Although the cost of living in Chile is considered relatively affordable for expats, its political and economic stability still make it one of the more expensive South American destinations, with prices that fluctuate and vary around the country.

In the last year or so, the cost of living in Santiago, Chile's capital has spiked. Mercer's 2023 Cost of Living Survey ranks it 87th most expensive out of 227 cities around the world. This is a jump of about 40 spots compared to its previous ranking.

While attractive executive salaries may lure many expats to Chile, competition for top management positions in multinational firms can be fierce, and expat packages may not be as lucrative as they once were. Those considering a move to Chile should ensure that their salary is high enough to accommodate their lifestyle.

Moving to a foreign country often means using a new currency and getting familiar with banking, money and taxes in that country. Here is a breakdown of costs in Chile.

Cost of accommodation in Chile

Chile boasts a range of accommodation options for expats, and even top-quality housing tends to be affordable when compared to other major destinations. Buying and renting prices in the country are among the cheapest in Latin America, and a construction boom yielding sleek skyscrapers and an array of housing developments mean that standards aren't sacrificed even in the face of lower costs.

There are also plenty of opportunities for young, single expats to negotiate incredibly cheap shared housing, either with a Chilean family or in a furnished space with other expats.

Cost of groceries in Chile

The cost of food in Chile registers as cheap on a global scale but more expensive than in neighbouring South American countries such as Peru and Argentina. Buying seasonal fruits and vegetables from the large central markets is a great way to save money and sample the local flavours. Supermarket prices are slightly higher, and eating out and buying imported food items can be costly.

Cost of transport in Chile

Chile prides itself on its urban infrastructure, and its systems of public transport are well-connected and affordable. The country's main modes of transit are buses and the metro, both of which are efficient, safe and economical. Taxis are more expensive and the drivers are notorious for overcharging foreigners, so expats should do their best to negotiate a reasonable fee or use a ride-hailing service that charges standardised rates.

Cost of education in Chile

Expats with children have a range of options for education and schools in Chile. Public schools in Chile tend to provide a lower standard of education than expats might be used to, and the curriculum is usually taught in Spanish. Some parents prefer to send their children to Chilean private schools, but fees for these institutions can be awfully expensive. Plus, they don't always live up to the promise of providing better standards of education than public schools.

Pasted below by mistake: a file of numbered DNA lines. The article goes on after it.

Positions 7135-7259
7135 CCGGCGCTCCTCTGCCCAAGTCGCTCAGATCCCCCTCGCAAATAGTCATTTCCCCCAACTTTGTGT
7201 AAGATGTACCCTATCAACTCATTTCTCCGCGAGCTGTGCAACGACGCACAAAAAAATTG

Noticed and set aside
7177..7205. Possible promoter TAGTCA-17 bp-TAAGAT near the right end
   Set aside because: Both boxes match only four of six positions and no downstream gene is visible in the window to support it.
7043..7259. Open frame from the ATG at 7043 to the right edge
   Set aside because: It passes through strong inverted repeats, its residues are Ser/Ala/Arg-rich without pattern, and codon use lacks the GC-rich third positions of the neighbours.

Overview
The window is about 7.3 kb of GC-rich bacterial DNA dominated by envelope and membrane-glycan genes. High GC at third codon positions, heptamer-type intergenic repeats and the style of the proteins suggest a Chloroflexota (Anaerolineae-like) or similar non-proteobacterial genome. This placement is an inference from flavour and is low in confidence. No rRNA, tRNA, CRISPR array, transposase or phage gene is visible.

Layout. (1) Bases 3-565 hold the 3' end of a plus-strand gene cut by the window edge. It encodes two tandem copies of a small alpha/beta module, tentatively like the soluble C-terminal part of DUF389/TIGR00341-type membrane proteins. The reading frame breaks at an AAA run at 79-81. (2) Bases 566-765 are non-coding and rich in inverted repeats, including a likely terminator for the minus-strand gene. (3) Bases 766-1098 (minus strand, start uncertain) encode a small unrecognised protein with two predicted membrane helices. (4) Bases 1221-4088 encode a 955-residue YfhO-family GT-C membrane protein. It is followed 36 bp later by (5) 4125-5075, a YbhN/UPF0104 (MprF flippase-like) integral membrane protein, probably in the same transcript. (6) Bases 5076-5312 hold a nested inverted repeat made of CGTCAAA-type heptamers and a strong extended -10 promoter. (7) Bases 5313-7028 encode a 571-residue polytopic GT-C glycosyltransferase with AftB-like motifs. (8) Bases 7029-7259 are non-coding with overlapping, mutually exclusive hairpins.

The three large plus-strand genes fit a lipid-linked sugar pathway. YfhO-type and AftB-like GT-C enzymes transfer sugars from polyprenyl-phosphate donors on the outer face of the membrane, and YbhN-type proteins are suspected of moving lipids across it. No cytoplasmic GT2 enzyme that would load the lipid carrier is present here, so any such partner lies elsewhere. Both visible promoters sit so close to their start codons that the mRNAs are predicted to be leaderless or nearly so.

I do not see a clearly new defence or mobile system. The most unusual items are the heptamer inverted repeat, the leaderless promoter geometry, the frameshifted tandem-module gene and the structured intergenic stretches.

For many expats, international schools in Chile are the answer to this dilemma. Their fees can also be fairly high, but it's often possible to negotiate an education allowance as part of an employment contract.

Cost of entertainment and eating out in Chile

Chile is known for its vibrant culture and delicious cuisine, making it an attractive destination for expats seeking adventure and culinary delights. However, like in any foreign country, the cost of entertainment and dining out can vary depending on where one goes and what they do.

For entertainment, expats will find a wide range of options available to them, from exploring the bustling streets of Santiago to hiking in the Andes mountains. In general, the cost of entertainment in Chile is quite reasonable, especially when compared to other major cities in the region. Film tickets and museum admission are generally affordable, and outdoor activities like hiking and skiing can be enjoyed at a reasonable cost.

When it comes to dining out, expats will find that the cost of food can vary greatly depending on the type of restaurant and location. For example, fine dining restaurants in upscale areas like Vitacura can be quite expensive, while small local cafés and street vendors offer affordable and tasty options. Chile is also known for its wine, and while some high-end bottles can be expensive, there are many affordable options available that are just as delicious.

Cost of living in Chile chart

Prices may vary across Chile, depending on the product and service provider. The list below shows average prices for Santiago in March 2023.

Accommodation (monthly rent)

Three-bedroom apartment in the city centre

CLP 800,000

Three-bedroom apartment outside the city centre

CLP 730,000

One-bedroom apartment in the city centre

CLP 420,000

One-bedroom apartment outside the city centre

CLP 400,000

Food and drink

Dozen eggs

CLP 2,600

Milk (1 litre)

CLP 1,010

Rice (1kg)

CLP 1,370

Loaf of white bread

CLP 1,380

Chicken breasts (1kg)

CLP 5,800

Pack of cigarettes (Marlboro)

CLP 4,400

Eating out

Three-course meal for two at a mid-range restaurant

CLP 40,000

Big Mac meal

CLP 6,600

Coca-Cola (330ml)

CLP 1,160


CLP 2,600

Bottle of beer (local)

CLP 1,250


Mobile call rate (per minute – mobile to mobile)

CLP 220

Internet (uncapped ADSL or cable – average per month)

CLP 15,500

Basic utilities (average per month for a standard household)

CLP 69,000


Taxi rate/km

CLP 1,000

City-centre public transport fare

CLP 800

Gasoline (per litre)

CLP 1,220

Expat Health Insurance

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